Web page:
Security System Scare
exploring anyplace that is not totally and completely abandoned
for the first time, we are very, very alert for magnetic door
alarms, motion sensors, security cameras, and other devices
that could lead to our incarceration. Our first trip into
the telephone tunnel system was also our first trip into the
Labyrinth, so we were really on guard.
initial crew consisted of Dag, Muse, and myself. As we neared
the major tunnel intersection beneath Wabasha and 5th Street
for the first time, we went back on alert, faced with the
glowing exit signs, double stairwells, and snarl of cables.
One of the this is where the two largest tunnels of the system
cross; the southern Wabasha branch to the south leads straight
to the phone company's general offices. This means that ALL
the lines for the entire underground telephone line network
run down that stretch of tunnel, which is unsurprisingly the
largest in the system.
seemed like a likely point for some sort of security, and
we moved slowly, probing for trouble amidst the cables, splices,
railings, and the like with the beams from our headlamps.
Then, I saw it; a plastic box with a cord running from it,
draped over some transformer boxes.
move!" I whispered harshly, pointing at the suspect device.
looked like the kind of half-assed installation familiar from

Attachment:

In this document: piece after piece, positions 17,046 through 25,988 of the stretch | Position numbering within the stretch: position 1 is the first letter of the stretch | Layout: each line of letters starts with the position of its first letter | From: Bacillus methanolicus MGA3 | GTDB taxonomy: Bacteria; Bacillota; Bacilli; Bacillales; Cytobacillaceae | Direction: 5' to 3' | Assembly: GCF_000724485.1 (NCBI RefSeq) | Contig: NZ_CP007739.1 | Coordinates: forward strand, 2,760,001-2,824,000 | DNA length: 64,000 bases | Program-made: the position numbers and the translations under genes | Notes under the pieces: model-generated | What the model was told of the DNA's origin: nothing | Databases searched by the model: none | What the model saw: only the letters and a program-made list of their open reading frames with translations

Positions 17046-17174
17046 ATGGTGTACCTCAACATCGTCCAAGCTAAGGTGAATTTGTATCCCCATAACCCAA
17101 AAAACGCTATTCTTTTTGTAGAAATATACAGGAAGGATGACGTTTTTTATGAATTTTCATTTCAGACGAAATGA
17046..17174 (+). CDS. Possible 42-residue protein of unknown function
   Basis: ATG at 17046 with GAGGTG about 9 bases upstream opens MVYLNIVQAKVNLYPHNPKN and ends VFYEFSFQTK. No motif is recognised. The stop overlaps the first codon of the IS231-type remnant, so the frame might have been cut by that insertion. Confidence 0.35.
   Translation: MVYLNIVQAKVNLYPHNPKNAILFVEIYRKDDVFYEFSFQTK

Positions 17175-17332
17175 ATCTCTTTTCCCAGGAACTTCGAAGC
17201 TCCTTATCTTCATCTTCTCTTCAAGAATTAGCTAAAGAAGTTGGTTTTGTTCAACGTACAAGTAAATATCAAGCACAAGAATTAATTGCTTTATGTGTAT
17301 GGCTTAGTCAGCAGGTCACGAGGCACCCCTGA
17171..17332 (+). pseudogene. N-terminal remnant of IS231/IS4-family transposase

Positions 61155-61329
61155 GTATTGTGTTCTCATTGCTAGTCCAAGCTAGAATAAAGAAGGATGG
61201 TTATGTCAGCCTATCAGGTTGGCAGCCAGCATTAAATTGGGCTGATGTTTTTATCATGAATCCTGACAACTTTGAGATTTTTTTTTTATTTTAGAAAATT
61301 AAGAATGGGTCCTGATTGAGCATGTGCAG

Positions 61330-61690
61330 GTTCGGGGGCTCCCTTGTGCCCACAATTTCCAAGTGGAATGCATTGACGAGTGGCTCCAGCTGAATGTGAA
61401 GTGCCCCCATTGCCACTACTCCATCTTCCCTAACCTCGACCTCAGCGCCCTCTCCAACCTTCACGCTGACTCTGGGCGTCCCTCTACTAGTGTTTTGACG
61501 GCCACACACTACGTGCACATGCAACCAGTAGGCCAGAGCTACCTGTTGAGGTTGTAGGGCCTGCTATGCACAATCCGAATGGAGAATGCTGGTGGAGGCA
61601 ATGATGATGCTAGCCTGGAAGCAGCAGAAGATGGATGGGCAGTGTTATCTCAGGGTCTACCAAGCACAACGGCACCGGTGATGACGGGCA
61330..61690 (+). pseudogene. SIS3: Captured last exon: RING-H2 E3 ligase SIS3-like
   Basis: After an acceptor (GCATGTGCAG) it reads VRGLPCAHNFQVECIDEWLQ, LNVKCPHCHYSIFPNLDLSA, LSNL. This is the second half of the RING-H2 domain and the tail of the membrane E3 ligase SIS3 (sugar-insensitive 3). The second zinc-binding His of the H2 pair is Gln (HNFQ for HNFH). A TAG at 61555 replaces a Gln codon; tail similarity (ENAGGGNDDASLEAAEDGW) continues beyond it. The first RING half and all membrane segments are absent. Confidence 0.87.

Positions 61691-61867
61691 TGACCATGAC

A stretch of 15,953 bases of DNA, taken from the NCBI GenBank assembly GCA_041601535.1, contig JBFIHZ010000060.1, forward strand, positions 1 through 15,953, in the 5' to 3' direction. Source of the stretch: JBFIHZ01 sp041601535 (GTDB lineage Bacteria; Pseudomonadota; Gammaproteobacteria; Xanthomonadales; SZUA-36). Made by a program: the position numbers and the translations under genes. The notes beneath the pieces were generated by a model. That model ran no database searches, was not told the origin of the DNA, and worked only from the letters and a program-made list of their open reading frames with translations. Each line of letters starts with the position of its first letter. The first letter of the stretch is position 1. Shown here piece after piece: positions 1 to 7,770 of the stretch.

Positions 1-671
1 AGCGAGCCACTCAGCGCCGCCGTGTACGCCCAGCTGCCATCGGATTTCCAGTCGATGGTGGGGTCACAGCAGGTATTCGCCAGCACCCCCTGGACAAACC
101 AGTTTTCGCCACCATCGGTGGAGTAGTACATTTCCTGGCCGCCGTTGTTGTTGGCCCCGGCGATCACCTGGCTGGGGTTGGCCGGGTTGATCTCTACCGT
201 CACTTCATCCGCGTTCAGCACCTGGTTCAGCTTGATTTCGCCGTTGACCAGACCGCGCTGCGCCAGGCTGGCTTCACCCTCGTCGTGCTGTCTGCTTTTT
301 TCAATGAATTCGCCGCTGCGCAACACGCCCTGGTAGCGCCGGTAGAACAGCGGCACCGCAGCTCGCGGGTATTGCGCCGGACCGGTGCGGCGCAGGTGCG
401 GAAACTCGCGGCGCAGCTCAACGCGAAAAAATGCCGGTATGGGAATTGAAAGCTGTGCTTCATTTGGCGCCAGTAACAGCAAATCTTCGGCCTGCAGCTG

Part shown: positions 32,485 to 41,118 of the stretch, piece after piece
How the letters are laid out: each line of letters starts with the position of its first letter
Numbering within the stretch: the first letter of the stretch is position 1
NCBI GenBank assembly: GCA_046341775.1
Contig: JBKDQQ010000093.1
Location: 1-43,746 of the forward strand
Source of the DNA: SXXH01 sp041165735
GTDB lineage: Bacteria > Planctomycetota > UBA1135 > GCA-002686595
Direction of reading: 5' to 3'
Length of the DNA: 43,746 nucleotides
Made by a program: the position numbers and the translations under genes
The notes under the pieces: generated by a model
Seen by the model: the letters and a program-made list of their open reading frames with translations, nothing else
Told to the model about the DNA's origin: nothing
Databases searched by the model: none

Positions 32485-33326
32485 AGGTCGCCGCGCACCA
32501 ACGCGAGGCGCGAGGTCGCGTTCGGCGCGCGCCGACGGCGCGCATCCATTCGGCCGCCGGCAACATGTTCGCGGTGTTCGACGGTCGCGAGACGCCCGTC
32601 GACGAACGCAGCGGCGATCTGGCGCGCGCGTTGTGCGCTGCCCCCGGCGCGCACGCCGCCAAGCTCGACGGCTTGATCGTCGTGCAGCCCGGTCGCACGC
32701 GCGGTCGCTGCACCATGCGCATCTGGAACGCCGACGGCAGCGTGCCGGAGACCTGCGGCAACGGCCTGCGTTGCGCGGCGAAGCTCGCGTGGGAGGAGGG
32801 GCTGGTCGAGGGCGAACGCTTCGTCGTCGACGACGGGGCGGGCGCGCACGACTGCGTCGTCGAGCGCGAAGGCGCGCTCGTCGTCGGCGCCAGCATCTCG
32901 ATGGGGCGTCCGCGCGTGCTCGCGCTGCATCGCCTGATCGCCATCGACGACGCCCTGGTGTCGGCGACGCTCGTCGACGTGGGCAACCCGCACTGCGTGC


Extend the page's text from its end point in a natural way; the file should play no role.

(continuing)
the University steam tunnels: not attached to anything, the
bright new cord looped over equipment that predated the installation
of the rudimentary security system.
it did not look like any motion sensor I'd seen before, it
was roughly similar. In the middle of the box, facing across
the tunnel, was a sensor eye of some sort.
to do? We sure did not want to get busted, but at the same
time, there was no way I was going to just walk away from
the rest of the system without a fight.
some deliberation, we settled on a plan of action. While the
rest of the crew waiting back in the tunnel a little ways,
preparing to sprint, I would run up to the motion sensor,
grab it, stick it behind the metal box it hung next to, and
then we'd all run like hell.
the time anyone came to check things out, we'd be long, long
gone. Three things could come of this: either no one would
come check it out, or someone would come and move the sensor
back to where it could monitor the tunnel, or someone would
come but fail to return the sensor to its position. When we
returned the next time, we'd check the sensor. If it was behind
the metal box, we'd be able to explore beyond that point without
setting it off again, and know that security was pretty lax.
If it was back out on the wall, or, worse, mounted more professionally,
we'd know what we were up against.
prepared myself to deliberately set off a possibly piercing
alarm. I decided as I moved forward that I'd run ahead a little
after moving the sensor to make sure that the system didn't
just end or something ridiculous just out of sight.
moved along the wall, trying to get as close as possible without
triggering the alarm. My headlamp's power was low; the yellowish
light gleamed dully off the sensor's eye as I drew nearer,
my heart picking up the pace admirably in anticipation of
steps to go.
a fucking minute.
just one fucking minute here.
not a sensor eye. It's a goddamned screw head.
grab that stupid hollow plastic box (hearing Dag and Muse
shifting as they move into position to start sprinting) turn
and see, on the other side, the jack for
a telephone to plug into. Not a security sensor; an unused
phone line outlet.
and embarrassment fought for dominance, and I had a hell of
a time explaining myself to the others through my laughter.